Don't let your data at rest become data at risk.
Network-centric operations can improve the effectiveness and efficiency of any business operation. By employing the power of net centricity, the government, businesses and personal lives can be improved significantly. But, as with any endeavor, we must adopt new approaches even for network-centric operations.
Information assurance, encompassing such objectives as data availability, integrity and confidentiality, is a growing concern in the enormous data processing and communications enterprise run by the U.S. Defense Department and the underlying commercial infrastructure. The Defense Department’s network, known collectively as the Global Information Grid, is powerful but fragile. It also is under constant attack.
The U.S. Army’s LandWarNet program, the focus of Army information technology modernization, is fragmented, unsecure, expensive and not standardized. This comes from Lt. Gen. Jeffrey A. Sorenson, USA, the U.S. Army chief information officer (CIO)/G-6. He believes that the Army will fix these problems, but it will take a coordinated plan to do so.
Tactical communications have changed much over the years. This will not come as a surprise to anyone, but often we become caught up in the small, incremental shifts that occur each month or year and fail to recognize how fundamentally things have changed.
Do not blame Don Herring if his business plan for the next decade seems simple at first glance. After all, the senior vice president in charge of AT&T Government Solutions believes he is poised to cement his division’s reputation as a key provider of federal information technology services with dozens of new civilian and defense contracts that could be worth billions of dollars.
The United Kingdom’s advanced tactical radio is finally on track. A new software upgrade has activated most of the system’s anticipated operational capabilities, providing commanders with enhanced situational awareness, and battlefield networking and information sharing. The enhancement comes as the digital radios replace legacy radios across the British military.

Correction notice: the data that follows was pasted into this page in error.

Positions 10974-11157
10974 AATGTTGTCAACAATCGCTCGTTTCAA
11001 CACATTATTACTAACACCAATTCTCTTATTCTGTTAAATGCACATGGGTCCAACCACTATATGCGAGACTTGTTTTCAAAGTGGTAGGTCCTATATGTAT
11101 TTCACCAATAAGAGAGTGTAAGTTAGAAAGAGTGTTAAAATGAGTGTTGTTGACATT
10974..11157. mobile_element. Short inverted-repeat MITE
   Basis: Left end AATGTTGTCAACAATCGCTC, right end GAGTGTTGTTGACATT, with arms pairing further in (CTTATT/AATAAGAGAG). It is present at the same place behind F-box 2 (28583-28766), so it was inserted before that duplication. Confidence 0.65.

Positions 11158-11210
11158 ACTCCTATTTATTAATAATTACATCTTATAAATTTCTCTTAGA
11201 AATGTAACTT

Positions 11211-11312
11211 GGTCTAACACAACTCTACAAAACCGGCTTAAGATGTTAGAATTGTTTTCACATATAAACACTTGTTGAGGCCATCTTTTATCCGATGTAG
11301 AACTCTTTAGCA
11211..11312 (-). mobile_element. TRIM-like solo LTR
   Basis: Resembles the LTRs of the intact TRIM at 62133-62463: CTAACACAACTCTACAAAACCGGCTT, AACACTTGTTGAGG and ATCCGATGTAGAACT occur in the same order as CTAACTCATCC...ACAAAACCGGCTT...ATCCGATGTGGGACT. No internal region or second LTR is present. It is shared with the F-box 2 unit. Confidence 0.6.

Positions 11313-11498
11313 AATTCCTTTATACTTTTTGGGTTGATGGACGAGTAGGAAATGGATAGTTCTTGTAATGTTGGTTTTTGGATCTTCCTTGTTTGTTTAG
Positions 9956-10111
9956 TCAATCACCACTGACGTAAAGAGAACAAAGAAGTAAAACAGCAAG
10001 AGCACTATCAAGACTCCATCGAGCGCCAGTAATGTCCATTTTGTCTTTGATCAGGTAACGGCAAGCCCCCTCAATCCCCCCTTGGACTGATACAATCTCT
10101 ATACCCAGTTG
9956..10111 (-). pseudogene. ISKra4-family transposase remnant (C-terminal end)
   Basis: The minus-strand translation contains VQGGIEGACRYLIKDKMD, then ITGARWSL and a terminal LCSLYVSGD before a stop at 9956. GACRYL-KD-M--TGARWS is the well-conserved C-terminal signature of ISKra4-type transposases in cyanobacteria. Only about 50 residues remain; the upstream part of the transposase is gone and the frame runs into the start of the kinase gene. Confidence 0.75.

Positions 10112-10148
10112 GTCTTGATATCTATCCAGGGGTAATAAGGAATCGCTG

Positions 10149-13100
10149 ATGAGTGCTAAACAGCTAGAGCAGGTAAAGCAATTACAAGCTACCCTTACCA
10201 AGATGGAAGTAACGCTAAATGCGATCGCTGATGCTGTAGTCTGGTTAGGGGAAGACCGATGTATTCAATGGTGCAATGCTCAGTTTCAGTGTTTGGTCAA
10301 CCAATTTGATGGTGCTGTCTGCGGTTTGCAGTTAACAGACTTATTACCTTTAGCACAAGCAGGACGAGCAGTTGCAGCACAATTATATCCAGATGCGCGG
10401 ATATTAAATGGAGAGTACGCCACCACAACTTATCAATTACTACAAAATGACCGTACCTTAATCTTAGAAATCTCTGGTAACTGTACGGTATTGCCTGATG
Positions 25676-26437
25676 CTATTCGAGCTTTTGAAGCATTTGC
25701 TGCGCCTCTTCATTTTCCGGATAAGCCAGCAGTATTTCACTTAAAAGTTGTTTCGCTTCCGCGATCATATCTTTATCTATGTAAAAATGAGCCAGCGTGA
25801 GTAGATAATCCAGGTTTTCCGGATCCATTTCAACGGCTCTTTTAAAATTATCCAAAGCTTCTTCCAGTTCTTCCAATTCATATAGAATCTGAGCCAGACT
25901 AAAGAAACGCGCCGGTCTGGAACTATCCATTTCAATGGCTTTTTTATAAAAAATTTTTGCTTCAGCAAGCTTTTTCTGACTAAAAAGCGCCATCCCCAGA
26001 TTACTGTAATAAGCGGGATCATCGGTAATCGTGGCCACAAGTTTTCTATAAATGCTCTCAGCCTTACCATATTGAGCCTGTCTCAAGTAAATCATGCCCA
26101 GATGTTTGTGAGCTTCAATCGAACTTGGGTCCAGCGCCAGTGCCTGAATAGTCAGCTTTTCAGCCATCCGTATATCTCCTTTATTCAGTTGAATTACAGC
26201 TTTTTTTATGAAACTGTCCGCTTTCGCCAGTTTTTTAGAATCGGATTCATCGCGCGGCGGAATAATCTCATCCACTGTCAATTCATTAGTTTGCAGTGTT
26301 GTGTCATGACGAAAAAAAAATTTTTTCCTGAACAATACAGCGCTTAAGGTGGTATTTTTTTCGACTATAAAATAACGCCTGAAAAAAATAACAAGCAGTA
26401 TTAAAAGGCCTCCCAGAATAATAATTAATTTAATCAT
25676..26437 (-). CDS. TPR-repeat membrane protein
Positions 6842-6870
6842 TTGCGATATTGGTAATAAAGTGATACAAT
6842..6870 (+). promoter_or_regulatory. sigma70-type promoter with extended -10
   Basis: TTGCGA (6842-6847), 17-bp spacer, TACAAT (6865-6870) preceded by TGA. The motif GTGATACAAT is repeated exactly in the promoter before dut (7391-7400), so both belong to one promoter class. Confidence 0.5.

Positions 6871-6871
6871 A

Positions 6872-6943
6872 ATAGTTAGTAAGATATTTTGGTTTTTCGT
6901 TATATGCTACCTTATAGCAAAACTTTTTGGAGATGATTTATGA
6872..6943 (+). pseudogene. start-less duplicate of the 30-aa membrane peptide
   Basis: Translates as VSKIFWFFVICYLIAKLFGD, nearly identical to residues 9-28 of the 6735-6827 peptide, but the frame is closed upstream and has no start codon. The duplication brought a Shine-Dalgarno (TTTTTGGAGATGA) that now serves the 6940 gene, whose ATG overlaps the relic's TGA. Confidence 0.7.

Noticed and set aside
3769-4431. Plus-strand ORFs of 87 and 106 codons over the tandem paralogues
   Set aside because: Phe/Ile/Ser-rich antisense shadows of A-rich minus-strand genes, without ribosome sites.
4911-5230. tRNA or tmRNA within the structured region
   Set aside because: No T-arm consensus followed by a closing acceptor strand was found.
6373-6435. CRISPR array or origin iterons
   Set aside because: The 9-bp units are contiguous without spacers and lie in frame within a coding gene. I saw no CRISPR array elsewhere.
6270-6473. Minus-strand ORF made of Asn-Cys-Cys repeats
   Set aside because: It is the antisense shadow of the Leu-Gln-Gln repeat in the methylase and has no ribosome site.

A lightweight fuel cell technology may soon be powering warfighters’ battlefield electronic equipment. Currently being tested by U.S., European and Israeli armed forces, the system offers the potential for continuous and reliable energy for the myriad sensors, computers and communications devices necessary for soldiers’ survival. Unlike batteries, which are heavy, short lived and require logistics trails, fuel cells can be refueled in the field and provide up to several days of continuous operation.
The U.S. Army is distributing and supporting small biometrics tools to aid troops in their ability to identify persons of interest and allies in Southwest Asia. Personnel from Tobyhanna Army Depot, Tobyhanna, Pennsylvania, are training deployed service members on the use of the electronics, troubleshooting minor problems and replacing defective units. The tools and the data they collect will combine into a larger biometrics system designed for better identification of huge numbers of enemies and partners.